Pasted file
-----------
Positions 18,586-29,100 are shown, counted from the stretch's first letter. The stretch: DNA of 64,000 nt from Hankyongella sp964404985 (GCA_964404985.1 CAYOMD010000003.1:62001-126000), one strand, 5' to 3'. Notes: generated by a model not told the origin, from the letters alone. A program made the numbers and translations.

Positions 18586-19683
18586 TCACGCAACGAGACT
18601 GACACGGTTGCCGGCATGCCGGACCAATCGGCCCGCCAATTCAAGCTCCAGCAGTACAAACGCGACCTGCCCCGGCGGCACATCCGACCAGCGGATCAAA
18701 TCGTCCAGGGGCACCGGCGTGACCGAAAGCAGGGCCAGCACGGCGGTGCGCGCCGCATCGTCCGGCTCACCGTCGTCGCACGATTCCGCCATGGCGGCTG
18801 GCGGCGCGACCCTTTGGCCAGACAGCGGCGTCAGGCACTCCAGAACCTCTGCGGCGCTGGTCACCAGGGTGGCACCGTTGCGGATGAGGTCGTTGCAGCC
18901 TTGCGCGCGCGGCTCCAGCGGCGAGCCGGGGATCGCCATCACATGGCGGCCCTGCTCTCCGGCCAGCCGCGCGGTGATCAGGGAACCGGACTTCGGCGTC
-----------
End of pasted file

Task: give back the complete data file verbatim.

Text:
Positions 18,586-29,100 are shown, counted from the stretch's first letter. The stretch: DNA of 64,000 nt from Hankyongella sp964404985 (GCA_964404985.1 CAYOMD010000003.1:62001-126000), one strand, 5' to 3'. Notes: generated by a model not told the origin, from the letters alone. A program made the numbers and translations.

Positions 18586-19683
18586 TCACGCAACGAGACT
18601 GACACGGTTGCCGGCATGCCGGACCAATCGGCCCGCCAATTCAAGCTCCAGCAGTACAAACGCGACCTGCCCCGGCGGCACATCCGACCAGCGGATCAAA
18701 TCGTCCAGGGGCACCGGCGTGACCGAAAGCAGGGCCAGCACGGCGGTGCGCGCCGCATCGTCCGGCTCACCGTCGTCGCACGATTCCGCCATGGCGGCTG
18801 GCGGCGCGACCCTTTGGCCAGACAGCGGCGTCAGGCACTCCAGAACCTCTGCGGCGCTGGTCACCAGGGTGGCACCGTTGCGGATGAGGTCGTTGCAGCC
18901 TTGCGCGCGCGGCTCCAGCGGCGAGCCGGGGATCGCCATCACATGGCGGCCCTGCTCTCCGGCCAGCCGCGCGGTGATCAGGGAACCGGACTTCGGCGTC